Protecting Medical Professionals from Ebola: What’s the Appropriate Protocol?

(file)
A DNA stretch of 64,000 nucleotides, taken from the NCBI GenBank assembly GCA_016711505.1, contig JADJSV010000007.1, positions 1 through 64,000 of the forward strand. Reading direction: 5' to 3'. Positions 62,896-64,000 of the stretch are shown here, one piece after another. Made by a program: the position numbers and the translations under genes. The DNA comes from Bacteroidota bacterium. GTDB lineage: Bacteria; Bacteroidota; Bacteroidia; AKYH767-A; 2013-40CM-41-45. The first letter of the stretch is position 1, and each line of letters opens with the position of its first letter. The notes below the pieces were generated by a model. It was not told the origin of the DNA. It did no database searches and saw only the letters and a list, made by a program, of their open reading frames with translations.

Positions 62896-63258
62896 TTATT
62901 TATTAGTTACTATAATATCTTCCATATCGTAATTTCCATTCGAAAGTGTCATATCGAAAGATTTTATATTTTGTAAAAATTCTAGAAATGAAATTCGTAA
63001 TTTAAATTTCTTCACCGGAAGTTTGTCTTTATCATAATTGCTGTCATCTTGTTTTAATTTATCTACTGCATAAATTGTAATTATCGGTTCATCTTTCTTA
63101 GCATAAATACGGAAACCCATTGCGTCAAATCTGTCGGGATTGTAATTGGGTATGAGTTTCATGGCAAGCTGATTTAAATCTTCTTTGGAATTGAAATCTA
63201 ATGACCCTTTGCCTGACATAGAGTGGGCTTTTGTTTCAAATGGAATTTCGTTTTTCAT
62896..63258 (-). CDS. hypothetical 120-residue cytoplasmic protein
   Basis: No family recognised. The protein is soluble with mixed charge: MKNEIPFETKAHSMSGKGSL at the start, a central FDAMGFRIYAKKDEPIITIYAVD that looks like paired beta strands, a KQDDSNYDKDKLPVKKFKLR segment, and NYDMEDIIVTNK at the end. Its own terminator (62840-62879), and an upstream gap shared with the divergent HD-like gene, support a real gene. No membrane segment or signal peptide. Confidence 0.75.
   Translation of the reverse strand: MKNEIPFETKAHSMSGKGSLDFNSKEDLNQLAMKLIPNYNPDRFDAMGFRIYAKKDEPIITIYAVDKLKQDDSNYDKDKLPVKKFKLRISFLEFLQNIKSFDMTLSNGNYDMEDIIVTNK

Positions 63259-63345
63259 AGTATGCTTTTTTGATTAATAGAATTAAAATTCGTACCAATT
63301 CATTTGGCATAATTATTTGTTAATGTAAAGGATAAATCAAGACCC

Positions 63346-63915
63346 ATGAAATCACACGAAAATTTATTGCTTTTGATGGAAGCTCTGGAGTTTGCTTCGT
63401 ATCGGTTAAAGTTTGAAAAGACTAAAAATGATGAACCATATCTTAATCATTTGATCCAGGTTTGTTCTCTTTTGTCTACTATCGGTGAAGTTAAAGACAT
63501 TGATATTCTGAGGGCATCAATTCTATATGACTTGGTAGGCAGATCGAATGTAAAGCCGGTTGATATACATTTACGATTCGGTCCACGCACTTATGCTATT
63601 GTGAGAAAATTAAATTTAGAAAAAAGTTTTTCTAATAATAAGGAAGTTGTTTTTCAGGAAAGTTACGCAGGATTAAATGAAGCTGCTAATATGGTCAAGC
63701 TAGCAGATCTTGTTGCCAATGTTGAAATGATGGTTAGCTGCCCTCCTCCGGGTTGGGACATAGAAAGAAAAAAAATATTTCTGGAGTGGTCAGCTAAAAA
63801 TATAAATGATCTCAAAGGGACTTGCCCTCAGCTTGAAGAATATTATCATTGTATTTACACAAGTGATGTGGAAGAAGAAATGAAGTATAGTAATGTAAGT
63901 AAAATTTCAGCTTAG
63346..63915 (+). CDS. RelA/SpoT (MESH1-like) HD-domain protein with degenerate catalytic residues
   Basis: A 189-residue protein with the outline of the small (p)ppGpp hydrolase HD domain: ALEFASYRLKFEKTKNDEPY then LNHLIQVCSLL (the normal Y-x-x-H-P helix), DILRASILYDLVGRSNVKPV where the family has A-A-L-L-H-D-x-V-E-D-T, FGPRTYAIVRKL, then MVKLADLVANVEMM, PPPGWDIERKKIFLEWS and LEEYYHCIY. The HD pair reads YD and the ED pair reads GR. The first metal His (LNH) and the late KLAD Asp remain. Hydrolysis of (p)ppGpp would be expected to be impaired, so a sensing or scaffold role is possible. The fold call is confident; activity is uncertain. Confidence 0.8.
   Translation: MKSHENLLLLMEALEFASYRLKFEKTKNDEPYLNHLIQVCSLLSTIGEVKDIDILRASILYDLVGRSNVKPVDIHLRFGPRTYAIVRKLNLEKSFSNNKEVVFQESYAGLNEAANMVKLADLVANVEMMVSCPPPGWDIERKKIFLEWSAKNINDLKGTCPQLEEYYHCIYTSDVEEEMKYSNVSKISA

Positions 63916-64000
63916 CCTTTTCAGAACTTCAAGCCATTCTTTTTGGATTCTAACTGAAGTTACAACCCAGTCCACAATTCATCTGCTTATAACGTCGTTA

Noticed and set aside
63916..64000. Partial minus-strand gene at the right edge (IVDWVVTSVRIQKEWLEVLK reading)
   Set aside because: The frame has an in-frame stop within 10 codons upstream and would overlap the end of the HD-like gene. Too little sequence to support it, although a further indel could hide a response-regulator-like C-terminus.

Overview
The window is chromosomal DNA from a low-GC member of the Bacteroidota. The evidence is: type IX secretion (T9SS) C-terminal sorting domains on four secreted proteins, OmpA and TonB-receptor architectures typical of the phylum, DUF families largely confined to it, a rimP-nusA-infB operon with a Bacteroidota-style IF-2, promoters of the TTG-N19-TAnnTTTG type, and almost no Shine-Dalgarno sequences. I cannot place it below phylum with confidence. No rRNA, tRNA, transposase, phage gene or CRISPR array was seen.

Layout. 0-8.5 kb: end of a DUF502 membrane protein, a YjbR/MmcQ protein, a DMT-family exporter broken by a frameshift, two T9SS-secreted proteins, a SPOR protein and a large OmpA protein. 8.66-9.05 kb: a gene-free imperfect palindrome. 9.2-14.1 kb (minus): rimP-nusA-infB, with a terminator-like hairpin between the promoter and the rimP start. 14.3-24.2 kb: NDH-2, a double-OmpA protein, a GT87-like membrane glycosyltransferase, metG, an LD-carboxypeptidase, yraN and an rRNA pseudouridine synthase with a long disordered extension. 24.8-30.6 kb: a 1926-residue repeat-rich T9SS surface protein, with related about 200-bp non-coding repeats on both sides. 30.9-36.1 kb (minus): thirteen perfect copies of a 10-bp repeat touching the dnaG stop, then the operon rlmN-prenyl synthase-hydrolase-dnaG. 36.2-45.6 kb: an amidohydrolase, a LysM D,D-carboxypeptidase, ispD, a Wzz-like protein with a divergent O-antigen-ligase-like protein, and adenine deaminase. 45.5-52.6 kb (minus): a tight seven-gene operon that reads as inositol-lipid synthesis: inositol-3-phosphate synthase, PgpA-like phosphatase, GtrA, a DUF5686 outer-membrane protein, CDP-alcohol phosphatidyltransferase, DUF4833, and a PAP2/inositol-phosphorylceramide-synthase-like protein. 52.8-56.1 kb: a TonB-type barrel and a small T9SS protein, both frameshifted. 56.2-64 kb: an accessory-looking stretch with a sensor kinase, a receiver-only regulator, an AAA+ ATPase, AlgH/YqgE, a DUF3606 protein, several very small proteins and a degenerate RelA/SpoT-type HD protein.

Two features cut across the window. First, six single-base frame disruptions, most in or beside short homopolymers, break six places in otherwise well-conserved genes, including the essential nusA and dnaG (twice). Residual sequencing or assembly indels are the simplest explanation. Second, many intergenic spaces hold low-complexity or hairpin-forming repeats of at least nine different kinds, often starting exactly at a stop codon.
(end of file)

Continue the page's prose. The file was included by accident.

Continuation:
As hospitals across America prepare for the potential of handling Ebola cases, concerns are increasing regarding determining a uniform protocol for treating patients while securing the safety of medical staff. Given that two Dallas nurses, Nina Pham and Amber Vinson, contracted the virus in the course of their work, the Centers for Disease Control and Prevention (CDC) and the nation’s medical experts are anxious that hospitals establish guidelines for treating Ebola patients and effectively protecting doctors and nurses. This need has created certain controversies. For instance, medical facilities now face the dilemma of whether or not to forgo certain aggressive treatments for Ebola patients as a safeguard against exposing medical professionals to the virus. Currently, there are no national guidelines for what procedures to use or to forgo in treating Ebola patients. There are conflicting practices at medical facilities nationwide, giving rise to ethical debates. Some facilities have opted to forgo cardiopulmonary resuscitation, which requires mouth-to-mouth contact with patients, and invasive surgical procedures, which put the several medical professionals necessarily involved in such a procedure at increased risk of contracting the virus. Proponents of this approach argue that such aggressive treatment would only be called for in patients for whom there is little chance of saving, and so pursuing such treatment is not worth the increased risk of spreading the virus. However, it is contrary to the instincts of most doctors to decline to do everything possible to intervene, and some argue that it is not certain what constitutes futile care. The CDC calls for keeping lab testing and medical procedures to a minimum, but states that decisions should be made by attending physicians in each particular case. There is also some debate over whether just any hospital is prepared to carry out the necessary protocol. Ebola cases present particular challenges. For instance, there is the question of how to properly handle infectious waste, such as garments soiled with bodily fluids, from Ebola patients. Some hospitals have more experience dealing with infectious diseases and perform regular drills in how to handle biohazards. Tom Skinner, a spokesman for the CDC, has been quoted as saying the agency is “exploring further” the idea of making particular hospitals designated Ebola treatment units. Restricting Ebola treatment to the most prepared and well-trained facilities may help prevent the virus’ spread to medical professionals. Proper training of nurses and medical staff, particularly with regard to the Ebola PPE (personal protective equipment) they wear when treating patients, is essential to ensuring the safety of those professionals and that all vital protocol is performed. It is necessary to have the right gear, from Ebola suits to protective hoods, to put such gear on in the right order, and to remove it properly. CDC Director Tom Frieden identified gear removal as a “major potential area for risk.” Extreme care must be taken to avoid contaminating regular clothing, eyes or mucous membranes. An official with direct knowledge of Nurse Pham’s case reported that there were “inconsistencies” in the type of personal protective gear Pham wore and with the process she used to put the gear on and remove it. Teresa Romero, a nurse’s aide who contracted Ebola while treating a patient in Spain, has said she received only 30 minutes of training in putting on protective gear, prompting her husband to publish a scathing letter and to call for the resignation of Madrid’s regional health minister. The World Health Organization advises that the dressing and undressing of protective wear should be supervised by another trained member of the medical team. A “buddy system,” in which a safety supervisor consistently monitors the worker from the time he or she puts the gear on until the time it is taken it off, has been effective in stopping other kinds of infection in hospitals. Healthcare workers are the nation’s best defense in preventing the further spread of Ebola. Ensuring their safety from infection as they treat Ebola patients is paramount. For more information on the CDC’s current recommended Ebola protocol, visit their website.